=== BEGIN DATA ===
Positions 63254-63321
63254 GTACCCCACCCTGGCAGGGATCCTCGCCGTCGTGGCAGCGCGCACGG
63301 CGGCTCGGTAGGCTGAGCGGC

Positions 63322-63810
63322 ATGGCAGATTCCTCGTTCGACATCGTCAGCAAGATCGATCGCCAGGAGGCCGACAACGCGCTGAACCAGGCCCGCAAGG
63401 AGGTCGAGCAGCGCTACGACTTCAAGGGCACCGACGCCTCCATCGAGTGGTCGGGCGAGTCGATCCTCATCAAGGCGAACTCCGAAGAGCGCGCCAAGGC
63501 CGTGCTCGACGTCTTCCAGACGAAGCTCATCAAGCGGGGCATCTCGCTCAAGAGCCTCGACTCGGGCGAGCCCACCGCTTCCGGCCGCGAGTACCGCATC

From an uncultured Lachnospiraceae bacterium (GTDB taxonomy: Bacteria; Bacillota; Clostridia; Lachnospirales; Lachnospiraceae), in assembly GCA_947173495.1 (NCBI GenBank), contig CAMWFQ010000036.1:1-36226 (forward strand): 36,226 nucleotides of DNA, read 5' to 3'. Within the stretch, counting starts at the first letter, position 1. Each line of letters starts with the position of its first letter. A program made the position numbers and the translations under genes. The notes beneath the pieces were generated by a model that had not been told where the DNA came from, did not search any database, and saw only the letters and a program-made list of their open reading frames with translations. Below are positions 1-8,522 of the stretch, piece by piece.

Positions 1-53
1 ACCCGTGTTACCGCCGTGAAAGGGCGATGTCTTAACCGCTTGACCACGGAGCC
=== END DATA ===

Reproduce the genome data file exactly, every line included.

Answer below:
Positions 63254-63321
63254 GTACCCCACCCTGGCAGGGATCCTCGCCGTCGTGGCAGCGCGCACGG
63301 CGGCTCGGTAGGCTGAGCGGC

Positions 63322-63810
63322 ATGGCAGATTCCTCGTTCGACATCGTCAGCAAGATCGATCGCCAGGAGGCCGACAACGCGCTGAACCAGGCCCGCAAGG
63401 AGGTCGAGCAGCGCTACGACTTCAAGGGCACCGACGCCTCCATCGAGTGGTCGGGCGAGTCGATCCTCATCAAGGCGAACTCCGAAGAGCGCGCCAAGGC
63501 CGTGCTCGACGTCTTCCAGACGAAGCTCATCAAGCGGGGCATCTCGCTCAAGAGCCTCGACTCGGGCGAGCCCACCGCTTCCGGCCGCGAGTACCGCATC

From an uncultured Lachnospiraceae bacterium (GTDB taxonomy: Bacteria; Bacillota; Clostridia; Lachnospirales; Lachnospiraceae), in assembly GCA_947173495.1 (NCBI GenBank), contig CAMWFQ010000036.1:1-36226 (forward strand): 36,226 nucleotides of DNA, read 5' to 3'. Within the stretch, counting starts at the first letter, position 1. Each line of letters starts with the position of its first letter. A program made the position numbers and the translations under genes. The notes beneath the pieces were generated by a model that had not been told where the DNA came from, did not search any database, and saw only the letters and a program-made list of their open reading frames with translations. Below are positions 1-8,522 of the stretch, piece by piece.

Positions 1-53
1 ACCCGTGTTACCGCCGTGAAAGGGCGATGTCTTAACCGCTTGACCACGGAGCC